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COVID-19 Has Exposed Poor Oversight In The Monitoring Of Corruption In Eastern Cape

The coronavirus pandemic has exposed poor oversight in monitoring corruption on the part of the Eastern Cape government.

Five companies on the published list of over 300 companies doing business with the government in the province are linked to government officials who ended up getting PPE tenders. This caused an uproar from various quarters, and the provincial treasury promised to act on any wrongdoing.

But two weeks on and nothing has happened.

Questions of impropriety continue to be asked since the release of the list of companies that clinched PPE and hospital refurbishment tenders.

The source of discontent being the ownership of those companies, their proximity to provincial political heads and the criteria used to award those tenders.

Nearly R600 million has been spent on various tender-related procurement in the past four months.

The Special Investigation Unit (SIU) is also looking into 350 transactions related to coronavirus spending in the province.

Eastern Cape Premier Oscar Mabuyane says everyone in the wrong will be held accountable.

“We are going all out to ensure that everything that we do is transparent, everyone is held accountable and people must have answers where they are implicated. So, we are working very hard on that issue in particular because corruption is an antithesis of progress and development. If we allow it to continue unabated, surely we are not going to move forward to be where we want to be.”

Government watchdog, the Public Service Accountability Monitor, says action must be taken.

Public Service Accountability Monitor Director, Jay Kruuse, says appointed officials must comply with the law.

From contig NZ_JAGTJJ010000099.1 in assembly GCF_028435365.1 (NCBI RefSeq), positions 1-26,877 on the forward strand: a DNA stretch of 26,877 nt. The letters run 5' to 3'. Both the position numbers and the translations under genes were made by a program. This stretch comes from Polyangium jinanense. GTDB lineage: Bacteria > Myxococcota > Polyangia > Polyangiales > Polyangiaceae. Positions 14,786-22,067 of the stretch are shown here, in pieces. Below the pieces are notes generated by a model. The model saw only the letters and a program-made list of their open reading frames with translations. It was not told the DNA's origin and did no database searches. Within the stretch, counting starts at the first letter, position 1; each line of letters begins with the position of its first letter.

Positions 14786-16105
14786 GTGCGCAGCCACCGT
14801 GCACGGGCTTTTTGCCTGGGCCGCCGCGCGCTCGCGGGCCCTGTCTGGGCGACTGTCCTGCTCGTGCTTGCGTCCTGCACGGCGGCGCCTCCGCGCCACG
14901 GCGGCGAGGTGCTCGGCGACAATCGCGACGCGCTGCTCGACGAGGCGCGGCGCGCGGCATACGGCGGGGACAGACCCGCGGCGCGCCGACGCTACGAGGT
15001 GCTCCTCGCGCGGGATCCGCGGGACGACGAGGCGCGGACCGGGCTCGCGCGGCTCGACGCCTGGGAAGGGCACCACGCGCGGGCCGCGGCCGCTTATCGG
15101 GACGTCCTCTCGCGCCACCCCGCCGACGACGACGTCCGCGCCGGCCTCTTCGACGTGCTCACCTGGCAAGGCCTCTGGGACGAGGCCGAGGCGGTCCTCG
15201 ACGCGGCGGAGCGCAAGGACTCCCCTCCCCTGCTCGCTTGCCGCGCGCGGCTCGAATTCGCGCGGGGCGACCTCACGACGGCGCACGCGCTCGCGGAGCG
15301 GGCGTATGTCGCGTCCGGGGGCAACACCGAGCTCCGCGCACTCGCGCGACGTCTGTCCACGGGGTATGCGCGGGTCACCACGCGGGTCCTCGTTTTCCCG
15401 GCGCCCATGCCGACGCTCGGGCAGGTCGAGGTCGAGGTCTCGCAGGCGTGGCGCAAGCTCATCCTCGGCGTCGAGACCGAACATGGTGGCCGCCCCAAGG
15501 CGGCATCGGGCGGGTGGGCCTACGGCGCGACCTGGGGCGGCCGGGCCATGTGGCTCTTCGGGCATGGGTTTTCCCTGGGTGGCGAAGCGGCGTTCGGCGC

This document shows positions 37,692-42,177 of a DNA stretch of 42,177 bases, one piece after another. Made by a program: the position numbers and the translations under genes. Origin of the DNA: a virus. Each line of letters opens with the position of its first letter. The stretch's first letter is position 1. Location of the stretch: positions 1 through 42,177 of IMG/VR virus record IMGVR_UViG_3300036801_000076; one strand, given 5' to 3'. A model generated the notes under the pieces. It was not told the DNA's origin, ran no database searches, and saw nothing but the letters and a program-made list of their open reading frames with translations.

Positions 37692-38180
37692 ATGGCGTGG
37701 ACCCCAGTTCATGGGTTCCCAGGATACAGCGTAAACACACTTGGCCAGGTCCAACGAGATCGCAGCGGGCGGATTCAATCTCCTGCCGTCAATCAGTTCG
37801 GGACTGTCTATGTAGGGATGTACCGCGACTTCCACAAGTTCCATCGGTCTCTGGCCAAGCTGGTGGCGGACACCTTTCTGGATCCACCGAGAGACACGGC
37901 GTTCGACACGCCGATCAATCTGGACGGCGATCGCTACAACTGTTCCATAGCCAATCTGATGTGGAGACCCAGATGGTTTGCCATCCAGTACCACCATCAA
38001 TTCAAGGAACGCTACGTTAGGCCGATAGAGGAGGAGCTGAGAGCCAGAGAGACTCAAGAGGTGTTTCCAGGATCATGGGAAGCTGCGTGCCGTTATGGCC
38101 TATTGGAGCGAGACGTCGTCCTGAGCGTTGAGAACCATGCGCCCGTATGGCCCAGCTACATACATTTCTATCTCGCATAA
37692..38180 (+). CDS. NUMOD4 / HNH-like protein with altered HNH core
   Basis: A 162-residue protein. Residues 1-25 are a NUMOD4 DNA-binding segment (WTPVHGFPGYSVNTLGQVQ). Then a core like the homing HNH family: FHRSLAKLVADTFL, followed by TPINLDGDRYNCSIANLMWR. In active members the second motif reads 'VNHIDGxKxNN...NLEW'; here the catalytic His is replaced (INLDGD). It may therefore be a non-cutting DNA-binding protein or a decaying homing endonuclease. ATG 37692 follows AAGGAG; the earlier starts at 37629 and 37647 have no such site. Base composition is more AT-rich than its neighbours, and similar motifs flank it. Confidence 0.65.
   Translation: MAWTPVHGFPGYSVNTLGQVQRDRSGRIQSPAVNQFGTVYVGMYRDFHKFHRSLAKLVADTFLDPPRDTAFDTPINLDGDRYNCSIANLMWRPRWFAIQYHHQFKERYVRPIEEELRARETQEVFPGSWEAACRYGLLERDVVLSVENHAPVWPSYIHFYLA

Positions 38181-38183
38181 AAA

“It requires coordination between law enforcement authorities and it also requires heads of departments and director generals and municipal managers to comply with the law and take disciplinary action and refer where warranted criminal cases to the police to prosecute those who have contravened the law which has resulted in COVID responses to risk being affected in ways that have resulted in violation of people’s rights.”

The five companies that are implicated were awarded tenders in the Department of Education.

Provincial Treasury MEC Mlungisi Mvoko’s Spokesperson, Mzukisi Solani, says they expect a detailed report from the affected department.

“After careful verification, the number of those companies has decreased to five. Further investigations will continue and ultimately action will be taken against corrupt officials.”

Political analyst Dr Nkosikhulule Nyembezi says the damage that has been done during this period is of concern.

“What is so sad is that most of the damage caused is irremediable. Imagine tens of thousands of lives that are negatively affected because of corruption. It is time to act now because many lives are suffering.”

The office of the Premier has also extended an invitation for people to report wrongdoing.

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Written by Ph

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